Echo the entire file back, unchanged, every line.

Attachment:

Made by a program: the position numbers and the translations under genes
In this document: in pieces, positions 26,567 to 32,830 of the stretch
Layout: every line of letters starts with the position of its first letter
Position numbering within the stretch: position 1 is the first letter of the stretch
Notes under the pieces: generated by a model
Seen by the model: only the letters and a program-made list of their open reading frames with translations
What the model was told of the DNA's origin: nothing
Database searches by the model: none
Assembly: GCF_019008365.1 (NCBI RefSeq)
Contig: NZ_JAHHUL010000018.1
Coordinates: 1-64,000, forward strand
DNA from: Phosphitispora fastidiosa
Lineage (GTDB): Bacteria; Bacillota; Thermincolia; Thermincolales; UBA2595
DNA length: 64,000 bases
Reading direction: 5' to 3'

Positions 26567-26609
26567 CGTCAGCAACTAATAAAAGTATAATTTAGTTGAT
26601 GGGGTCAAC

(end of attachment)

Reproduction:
Made by a program: the position numbers and the translations under genes
In this document: in pieces, positions 26,567 to 32,830 of the stretch
Layout: every line of letters starts with the position of its first letter
Position numbering within the stretch: position 1 is the first letter of the stretch
Notes under the pieces: generated by a model
Seen by the model: only the letters and a program-made list of their open reading frames with translations
What the model was told of the DNA's origin: nothing
Database searches by the model: none
Assembly: GCF_019008365.1 (NCBI RefSeq)
Contig: NZ_JAHHUL010000018.1
Coordinates: 1-64,000, forward strand
DNA from: Phosphitispora fastidiosa
Lineage (GTDB): Bacteria; Bacillota; Thermincolia; Thermincolales; UBA2595
DNA length: 64,000 bases
Reading direction: 5' to 3'

Positions 26567-26609
26567 CGTCAGCAACTAATAAAAGTATAATTTAGTTGAT
26601 GGGGTCAAC